With the serious, headline-grabbing violence in the Central African Republic, Congo, Nigeria, Somalia, and South Sudan, it is easy to forget that there are peaceful countries in sub-Saharan Africa. The Fund for Peace has just released its 2017 Fragile State Index. Using a standard matrix, the Fund for Peace rank-orders the world’s 178 states with respect to their vulnerability to collapse. It is no surprise that at the stop of the list – the most fragile – are Somalia (1) and South Sudan (2). At the bottom – the least fragile – are Norway (177) and Finland (178).
Contrary to popular perception, the Index identifies a number of African states that are in the least fragile category: they are Seychelles (125), Botswana (120), Ghana (108), Cape Verde (106), Namibia (103), Sao Tome (97), and South Africa (96).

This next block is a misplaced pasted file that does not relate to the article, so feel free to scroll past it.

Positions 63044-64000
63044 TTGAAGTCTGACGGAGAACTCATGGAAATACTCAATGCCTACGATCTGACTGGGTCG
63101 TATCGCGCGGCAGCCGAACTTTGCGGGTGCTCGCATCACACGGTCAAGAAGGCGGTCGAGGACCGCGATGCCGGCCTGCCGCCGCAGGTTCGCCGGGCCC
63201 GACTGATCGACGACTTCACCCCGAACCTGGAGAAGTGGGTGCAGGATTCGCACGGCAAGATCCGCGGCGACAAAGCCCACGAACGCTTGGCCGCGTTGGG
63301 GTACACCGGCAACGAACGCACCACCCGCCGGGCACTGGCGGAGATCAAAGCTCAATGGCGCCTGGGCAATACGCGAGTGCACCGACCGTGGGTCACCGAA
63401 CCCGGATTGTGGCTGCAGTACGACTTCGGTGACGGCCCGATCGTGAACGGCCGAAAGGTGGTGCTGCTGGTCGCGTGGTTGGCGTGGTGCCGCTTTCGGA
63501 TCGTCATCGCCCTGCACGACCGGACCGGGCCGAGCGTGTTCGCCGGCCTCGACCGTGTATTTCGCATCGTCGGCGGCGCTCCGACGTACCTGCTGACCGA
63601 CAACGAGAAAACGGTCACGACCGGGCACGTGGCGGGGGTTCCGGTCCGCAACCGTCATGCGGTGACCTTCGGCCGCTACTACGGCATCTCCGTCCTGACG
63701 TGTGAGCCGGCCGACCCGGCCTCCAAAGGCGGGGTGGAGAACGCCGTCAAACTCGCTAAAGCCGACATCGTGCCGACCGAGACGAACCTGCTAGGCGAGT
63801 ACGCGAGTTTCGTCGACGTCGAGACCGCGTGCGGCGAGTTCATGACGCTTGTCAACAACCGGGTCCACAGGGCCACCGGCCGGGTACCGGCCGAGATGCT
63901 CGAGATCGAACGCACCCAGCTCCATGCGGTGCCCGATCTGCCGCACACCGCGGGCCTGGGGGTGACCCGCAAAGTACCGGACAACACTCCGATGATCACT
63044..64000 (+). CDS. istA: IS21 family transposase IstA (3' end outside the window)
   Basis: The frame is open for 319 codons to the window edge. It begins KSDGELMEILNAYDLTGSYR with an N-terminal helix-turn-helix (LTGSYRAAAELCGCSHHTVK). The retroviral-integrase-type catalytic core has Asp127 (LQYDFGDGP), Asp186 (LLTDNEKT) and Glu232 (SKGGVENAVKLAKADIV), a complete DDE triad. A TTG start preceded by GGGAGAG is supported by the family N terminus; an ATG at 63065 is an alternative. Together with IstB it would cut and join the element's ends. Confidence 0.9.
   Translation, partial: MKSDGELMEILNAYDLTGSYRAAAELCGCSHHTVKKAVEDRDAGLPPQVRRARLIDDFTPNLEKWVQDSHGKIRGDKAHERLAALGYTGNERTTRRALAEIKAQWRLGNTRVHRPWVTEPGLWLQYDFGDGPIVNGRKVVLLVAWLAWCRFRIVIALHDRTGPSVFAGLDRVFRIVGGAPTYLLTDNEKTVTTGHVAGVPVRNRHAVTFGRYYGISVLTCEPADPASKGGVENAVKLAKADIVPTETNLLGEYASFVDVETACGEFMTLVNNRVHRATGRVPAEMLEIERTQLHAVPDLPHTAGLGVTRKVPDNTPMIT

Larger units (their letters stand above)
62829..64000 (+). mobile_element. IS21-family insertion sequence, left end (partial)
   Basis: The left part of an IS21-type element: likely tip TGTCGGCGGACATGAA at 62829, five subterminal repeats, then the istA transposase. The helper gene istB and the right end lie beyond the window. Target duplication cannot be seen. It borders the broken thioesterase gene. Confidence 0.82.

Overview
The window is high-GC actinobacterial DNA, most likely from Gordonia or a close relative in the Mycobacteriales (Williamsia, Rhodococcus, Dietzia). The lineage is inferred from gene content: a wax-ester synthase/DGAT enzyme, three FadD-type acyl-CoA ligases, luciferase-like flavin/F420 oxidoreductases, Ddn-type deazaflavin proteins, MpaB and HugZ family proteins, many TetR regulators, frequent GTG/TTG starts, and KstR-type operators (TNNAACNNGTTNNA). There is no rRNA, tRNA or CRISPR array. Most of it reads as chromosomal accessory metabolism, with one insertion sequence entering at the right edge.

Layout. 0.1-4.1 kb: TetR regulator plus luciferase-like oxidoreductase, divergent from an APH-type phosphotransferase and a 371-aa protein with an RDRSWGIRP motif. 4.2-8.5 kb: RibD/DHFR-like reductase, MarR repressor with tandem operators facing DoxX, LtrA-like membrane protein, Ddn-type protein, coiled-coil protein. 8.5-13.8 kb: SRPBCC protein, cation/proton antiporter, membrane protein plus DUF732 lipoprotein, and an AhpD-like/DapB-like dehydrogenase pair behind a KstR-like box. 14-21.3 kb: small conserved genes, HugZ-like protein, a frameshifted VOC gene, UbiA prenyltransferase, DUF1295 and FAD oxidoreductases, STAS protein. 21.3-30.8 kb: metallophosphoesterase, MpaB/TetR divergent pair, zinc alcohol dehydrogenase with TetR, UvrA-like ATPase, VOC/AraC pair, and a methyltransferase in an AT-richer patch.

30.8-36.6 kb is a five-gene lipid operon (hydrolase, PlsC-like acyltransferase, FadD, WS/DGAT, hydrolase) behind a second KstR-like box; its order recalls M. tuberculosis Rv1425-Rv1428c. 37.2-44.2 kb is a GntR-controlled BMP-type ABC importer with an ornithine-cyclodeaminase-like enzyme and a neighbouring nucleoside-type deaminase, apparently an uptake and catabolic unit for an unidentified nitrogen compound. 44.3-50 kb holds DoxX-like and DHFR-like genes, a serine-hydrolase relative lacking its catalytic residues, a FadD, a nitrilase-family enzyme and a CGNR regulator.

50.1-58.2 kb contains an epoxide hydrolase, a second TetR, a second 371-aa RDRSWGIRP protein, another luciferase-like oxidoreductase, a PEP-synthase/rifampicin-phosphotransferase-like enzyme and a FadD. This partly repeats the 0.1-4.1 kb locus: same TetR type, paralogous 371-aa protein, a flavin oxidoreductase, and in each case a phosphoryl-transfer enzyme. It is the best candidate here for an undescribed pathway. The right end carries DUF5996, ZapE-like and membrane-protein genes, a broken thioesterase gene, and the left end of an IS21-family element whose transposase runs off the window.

The Fragile State Index provides a means and a vocabulary for looking at state vulnerability. It does not claim to be definitive, nor is it. Nevertheless, its list of least fragile states in sub-Saharan Africa feels intuitively right. All of the states on its least fragile sub-Saharan list are small in population, with the exception of Ghana (27.41 million) and South Africa (54.96 million). All are relatively well-developed economically, and some are wealthy. South Africa’s is the most developed economy on the continent; Mauritius and Botswana have the highest per capita incomes. And all are among the best governed states on the continent, with a solid democratic trajectory.